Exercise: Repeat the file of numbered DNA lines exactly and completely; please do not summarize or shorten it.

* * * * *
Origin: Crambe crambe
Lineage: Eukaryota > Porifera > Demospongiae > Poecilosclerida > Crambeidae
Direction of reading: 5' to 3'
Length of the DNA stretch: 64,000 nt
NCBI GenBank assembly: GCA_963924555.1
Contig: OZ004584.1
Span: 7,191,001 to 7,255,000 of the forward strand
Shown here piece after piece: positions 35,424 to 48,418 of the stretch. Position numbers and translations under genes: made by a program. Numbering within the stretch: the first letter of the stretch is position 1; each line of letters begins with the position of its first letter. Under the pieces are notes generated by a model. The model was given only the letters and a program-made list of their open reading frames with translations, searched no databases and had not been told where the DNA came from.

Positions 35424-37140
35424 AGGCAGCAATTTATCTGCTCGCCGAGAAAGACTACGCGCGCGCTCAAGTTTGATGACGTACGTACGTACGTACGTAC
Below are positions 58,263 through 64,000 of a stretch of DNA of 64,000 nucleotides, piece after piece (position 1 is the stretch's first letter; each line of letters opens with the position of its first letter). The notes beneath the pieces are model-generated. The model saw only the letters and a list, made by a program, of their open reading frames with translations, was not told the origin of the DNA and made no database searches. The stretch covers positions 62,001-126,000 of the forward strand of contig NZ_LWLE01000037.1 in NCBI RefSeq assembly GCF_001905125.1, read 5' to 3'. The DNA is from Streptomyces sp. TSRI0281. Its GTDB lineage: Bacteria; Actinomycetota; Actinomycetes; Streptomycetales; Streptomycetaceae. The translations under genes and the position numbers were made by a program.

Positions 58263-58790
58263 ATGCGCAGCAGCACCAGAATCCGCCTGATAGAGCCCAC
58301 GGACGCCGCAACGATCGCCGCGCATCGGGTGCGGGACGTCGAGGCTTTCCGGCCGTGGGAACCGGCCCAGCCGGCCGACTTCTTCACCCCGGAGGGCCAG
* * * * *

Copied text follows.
Origin: Crambe crambe
Lineage: Eukaryota > Porifera > Demospongiae > Poecilosclerida > Crambeidae
Direction of reading: 5' to 3'
Length of the DNA stretch: 64,000 nt
NCBI GenBank assembly: GCA_963924555.1
Contig: OZ004584.1
Span: 7,191,001 to 7,255,000 of the forward strand
Shown here piece after piece: positions 35,424 to 48,418 of the stretch. Position numbers and translations under genes: made by a program. Numbering within the stretch: the first letter of the stretch is position 1; each line of letters begins with the position of its first letter. Under the pieces are notes generated by a model. The model was given only the letters and a program-made list of their open reading frames with translations, searched no databases and had not been told where the DNA came from.

Positions 35424-37140
35424 AGGCAGCAATTTATCTGCTCGCCGAGAAAGACTACGCGCGCGCTCAAGTTTGATGACGTACGTACGTACGTACGTAC
Below are positions 58,263 through 64,000 of a stretch of DNA of 64,000 nucleotides, piece after piece (position 1 is the stretch's first letter; each line of letters opens with the position of its first letter). The notes beneath the pieces are model-generated. The model saw only the letters and a list, made by a program, of their open reading frames with translations, was not told the origin of the DNA and made no database searches. The stretch covers positions 62,001-126,000 of the forward strand of contig NZ_LWLE01000037.1 in NCBI RefSeq assembly GCF_001905125.1, read 5' to 3'. The DNA is from Streptomyces sp. TSRI0281. Its GTDB lineage: Bacteria; Actinomycetota; Actinomycetes; Streptomycetales; Streptomycetaceae. The translations under genes and the position numbers were made by a program.

Positions 58263-58790
58263 ATGCGCAGCAGCACCAGAATCCGCCTGATAGAGCCCAC
58301 GGACGCCGCAACGATCGCCGCGCATCGGGTGCGGGACGTCGAGGCTTTCCGGCCGTGGGAACCGGCCCAGCCGGCCGACTTCTTCACCCCGGAGGGCCAG